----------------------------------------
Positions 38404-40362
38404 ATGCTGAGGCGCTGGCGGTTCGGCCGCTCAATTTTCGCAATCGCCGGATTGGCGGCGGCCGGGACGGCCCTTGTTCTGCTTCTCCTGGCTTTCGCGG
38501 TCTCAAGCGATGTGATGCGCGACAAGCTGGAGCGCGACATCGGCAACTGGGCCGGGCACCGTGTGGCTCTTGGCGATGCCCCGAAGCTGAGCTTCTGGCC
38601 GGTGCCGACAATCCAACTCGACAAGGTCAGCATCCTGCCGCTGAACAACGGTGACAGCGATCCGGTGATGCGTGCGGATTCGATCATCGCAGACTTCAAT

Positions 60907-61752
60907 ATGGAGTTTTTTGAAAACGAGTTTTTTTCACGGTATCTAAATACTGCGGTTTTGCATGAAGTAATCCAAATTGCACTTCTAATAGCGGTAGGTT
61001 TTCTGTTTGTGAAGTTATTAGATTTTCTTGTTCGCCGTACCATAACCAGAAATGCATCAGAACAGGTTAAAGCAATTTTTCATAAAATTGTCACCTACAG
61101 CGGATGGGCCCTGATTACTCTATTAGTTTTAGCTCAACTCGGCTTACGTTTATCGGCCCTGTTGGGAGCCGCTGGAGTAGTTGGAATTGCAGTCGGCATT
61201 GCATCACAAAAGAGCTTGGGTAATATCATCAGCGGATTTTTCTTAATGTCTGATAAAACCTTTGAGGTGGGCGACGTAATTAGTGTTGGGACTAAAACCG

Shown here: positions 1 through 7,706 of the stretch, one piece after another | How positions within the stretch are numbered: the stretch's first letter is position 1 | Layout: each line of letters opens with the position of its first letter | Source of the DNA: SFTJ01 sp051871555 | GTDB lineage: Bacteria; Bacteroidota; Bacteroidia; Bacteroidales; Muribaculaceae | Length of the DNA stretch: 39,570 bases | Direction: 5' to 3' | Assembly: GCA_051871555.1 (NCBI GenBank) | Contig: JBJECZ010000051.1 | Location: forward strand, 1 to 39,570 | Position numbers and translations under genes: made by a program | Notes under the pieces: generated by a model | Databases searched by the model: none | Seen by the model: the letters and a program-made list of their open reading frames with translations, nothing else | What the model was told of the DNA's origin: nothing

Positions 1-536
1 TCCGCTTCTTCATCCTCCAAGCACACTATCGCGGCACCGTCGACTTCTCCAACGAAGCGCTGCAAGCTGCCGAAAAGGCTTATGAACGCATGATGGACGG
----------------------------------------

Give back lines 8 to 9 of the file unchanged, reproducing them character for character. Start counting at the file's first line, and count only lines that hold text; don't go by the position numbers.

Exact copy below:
61101 CGGATGGGCCCTGATTACTCTATTAGTTTTAGCTCAACTCGGCTTACGTTTATCGGCCCTGTTGGGAGCCGCTGGAGTAGTTGGAATTGCAGTCGGCATT
61201 GCATCACAAAAGAGCTTGGGTAATATCATCAGCGGATTTTTCTTAATGTCTGATAAAACCTTTGAGGTGGGCGACGTAATTAGTGTTGGGACTAAAACCG